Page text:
A dolphin "stampede" involving possibly thousands of the marine mammals was captured on video last week.
The footage was shot from a whale and dolphin watching boat called the Dana Pride. It's operated by the company Dana Wharf located in southern California. CBS News reports that the mega-pod of dolphins could number close to 2,000 and was swimming at around 25 miles per hour.
Contrary to the idea that the dolphins are having a grand ol' time, it's more likely that the noise, vibration and water turbulence caused by the boat may have frightened the dolphins, which all reacted at once. As one YouTube commenter asks: "Do you really have to drive your boat through the middle of them?"
Whale and dolphin watching is big business in that area, however, so at least people are out watching and not hunting these marine mammals. Photos of similar dolphin "stampedes" are fairly common on the net.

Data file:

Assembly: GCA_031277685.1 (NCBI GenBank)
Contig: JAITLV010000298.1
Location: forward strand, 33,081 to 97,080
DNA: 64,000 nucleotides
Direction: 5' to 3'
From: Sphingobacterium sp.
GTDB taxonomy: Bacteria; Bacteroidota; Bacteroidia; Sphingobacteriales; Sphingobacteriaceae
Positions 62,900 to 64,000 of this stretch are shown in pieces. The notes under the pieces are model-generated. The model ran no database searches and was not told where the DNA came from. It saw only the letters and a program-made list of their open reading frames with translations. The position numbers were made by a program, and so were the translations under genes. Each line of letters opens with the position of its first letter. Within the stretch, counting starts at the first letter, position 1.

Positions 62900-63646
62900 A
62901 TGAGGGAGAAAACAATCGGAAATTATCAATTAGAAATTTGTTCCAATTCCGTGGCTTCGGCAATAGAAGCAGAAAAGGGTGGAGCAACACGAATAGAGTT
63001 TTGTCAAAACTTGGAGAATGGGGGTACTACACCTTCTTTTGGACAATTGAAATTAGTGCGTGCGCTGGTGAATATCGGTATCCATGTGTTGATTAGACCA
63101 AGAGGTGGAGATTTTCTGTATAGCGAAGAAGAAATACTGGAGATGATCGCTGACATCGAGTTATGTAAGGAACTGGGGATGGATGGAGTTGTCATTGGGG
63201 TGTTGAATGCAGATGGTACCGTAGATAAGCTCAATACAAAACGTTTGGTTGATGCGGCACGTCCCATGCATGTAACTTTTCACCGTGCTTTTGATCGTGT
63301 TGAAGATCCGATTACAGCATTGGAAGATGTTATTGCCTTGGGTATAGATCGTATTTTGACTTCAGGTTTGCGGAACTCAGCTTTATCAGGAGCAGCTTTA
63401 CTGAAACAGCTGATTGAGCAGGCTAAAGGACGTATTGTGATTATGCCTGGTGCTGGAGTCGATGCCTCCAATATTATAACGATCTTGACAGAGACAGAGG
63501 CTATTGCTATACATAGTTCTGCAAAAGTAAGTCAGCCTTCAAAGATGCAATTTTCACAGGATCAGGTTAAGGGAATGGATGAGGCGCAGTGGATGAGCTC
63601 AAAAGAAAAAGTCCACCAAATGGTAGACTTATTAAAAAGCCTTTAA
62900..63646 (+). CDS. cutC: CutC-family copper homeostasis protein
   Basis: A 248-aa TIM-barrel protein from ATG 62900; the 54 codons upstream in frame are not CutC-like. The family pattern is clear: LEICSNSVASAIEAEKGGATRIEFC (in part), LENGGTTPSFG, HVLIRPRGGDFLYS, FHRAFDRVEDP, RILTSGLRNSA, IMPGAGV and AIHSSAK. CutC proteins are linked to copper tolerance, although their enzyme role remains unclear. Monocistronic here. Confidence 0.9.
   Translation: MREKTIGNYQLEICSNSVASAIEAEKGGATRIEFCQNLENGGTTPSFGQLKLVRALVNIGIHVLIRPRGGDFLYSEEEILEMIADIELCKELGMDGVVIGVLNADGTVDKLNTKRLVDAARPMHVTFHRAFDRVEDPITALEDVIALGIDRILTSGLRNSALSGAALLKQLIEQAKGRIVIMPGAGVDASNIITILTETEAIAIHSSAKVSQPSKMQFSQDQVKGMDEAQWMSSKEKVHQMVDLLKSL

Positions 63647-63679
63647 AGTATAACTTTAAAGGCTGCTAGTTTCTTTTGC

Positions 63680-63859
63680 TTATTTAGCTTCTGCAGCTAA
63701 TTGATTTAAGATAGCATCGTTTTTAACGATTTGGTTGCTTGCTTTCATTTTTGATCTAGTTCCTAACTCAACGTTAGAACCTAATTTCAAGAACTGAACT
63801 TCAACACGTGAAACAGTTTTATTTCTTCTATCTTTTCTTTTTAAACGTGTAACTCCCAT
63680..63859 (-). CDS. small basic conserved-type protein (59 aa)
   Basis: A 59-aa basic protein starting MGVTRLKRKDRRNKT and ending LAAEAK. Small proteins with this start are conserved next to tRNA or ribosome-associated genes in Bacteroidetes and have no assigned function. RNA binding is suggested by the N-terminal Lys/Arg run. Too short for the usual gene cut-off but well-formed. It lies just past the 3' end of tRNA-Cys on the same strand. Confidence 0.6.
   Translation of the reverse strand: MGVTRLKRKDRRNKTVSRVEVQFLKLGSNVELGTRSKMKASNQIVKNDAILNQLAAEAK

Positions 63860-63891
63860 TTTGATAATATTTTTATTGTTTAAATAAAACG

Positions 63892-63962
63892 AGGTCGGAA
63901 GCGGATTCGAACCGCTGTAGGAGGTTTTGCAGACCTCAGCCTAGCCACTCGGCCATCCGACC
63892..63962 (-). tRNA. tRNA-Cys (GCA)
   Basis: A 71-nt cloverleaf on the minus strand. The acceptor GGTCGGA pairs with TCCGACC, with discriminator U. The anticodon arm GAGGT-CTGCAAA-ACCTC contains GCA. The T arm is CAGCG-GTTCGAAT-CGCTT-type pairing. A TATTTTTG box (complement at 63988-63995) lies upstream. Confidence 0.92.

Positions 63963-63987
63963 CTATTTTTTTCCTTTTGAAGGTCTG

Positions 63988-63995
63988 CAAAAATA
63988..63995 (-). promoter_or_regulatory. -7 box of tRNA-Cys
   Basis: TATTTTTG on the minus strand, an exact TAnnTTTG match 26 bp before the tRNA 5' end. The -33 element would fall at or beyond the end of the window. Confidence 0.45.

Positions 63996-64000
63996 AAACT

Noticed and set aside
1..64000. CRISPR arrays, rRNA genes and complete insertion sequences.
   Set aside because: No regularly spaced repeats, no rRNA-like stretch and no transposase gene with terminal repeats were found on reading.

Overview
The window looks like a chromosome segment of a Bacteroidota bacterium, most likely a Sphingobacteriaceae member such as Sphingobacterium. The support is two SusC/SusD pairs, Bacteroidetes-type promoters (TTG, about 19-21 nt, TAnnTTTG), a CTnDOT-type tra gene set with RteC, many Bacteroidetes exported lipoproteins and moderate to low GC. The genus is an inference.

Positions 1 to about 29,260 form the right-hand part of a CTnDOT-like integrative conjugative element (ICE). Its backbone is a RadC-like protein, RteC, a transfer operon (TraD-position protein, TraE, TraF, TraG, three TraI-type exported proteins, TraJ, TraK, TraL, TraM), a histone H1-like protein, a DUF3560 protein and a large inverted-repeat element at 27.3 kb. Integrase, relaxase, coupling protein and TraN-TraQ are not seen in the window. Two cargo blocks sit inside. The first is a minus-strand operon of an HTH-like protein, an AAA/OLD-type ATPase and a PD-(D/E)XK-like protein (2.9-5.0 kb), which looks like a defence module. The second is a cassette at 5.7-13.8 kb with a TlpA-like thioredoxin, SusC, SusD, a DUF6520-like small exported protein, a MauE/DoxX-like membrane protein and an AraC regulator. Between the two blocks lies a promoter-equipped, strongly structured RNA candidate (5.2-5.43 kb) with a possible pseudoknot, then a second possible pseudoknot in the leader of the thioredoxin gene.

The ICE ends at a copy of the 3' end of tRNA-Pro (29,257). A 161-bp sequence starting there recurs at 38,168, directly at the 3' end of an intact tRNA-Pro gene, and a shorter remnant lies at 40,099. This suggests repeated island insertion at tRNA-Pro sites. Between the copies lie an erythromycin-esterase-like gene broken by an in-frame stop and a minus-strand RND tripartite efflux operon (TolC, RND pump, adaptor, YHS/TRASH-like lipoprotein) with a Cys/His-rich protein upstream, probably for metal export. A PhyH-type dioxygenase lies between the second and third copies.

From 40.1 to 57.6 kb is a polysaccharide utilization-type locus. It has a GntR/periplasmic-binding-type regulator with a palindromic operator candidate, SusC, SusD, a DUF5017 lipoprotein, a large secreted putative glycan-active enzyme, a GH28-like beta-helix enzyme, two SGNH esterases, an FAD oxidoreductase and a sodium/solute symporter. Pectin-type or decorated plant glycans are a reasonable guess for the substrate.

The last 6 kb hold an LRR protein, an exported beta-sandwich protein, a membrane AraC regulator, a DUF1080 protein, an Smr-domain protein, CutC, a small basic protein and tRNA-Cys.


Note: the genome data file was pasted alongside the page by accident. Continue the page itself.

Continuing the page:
The animals look to be short-beaked common dolphins. They grow to about 9 feet long and weigh around 440 pounds each. According to the organization Ocean Institute, "At times, these dolphins are found in tremendously large pod sizes of 5000 or more."
The institute has a vessel called the Sea Explorer. On it, according to the org, "there have been days when you could not see the end of the pod on all sides of the boat. Common dolphins are always a favorite for kids (and adults too!) because of their outrageous behavior. Common dolphins frequently leap 6 or more feet out of the water, splashing down on their sides. They are also seen tail-walking, breaching, tail-slapping, mating, and feeding."
Here's the video shot from the Dana Pride: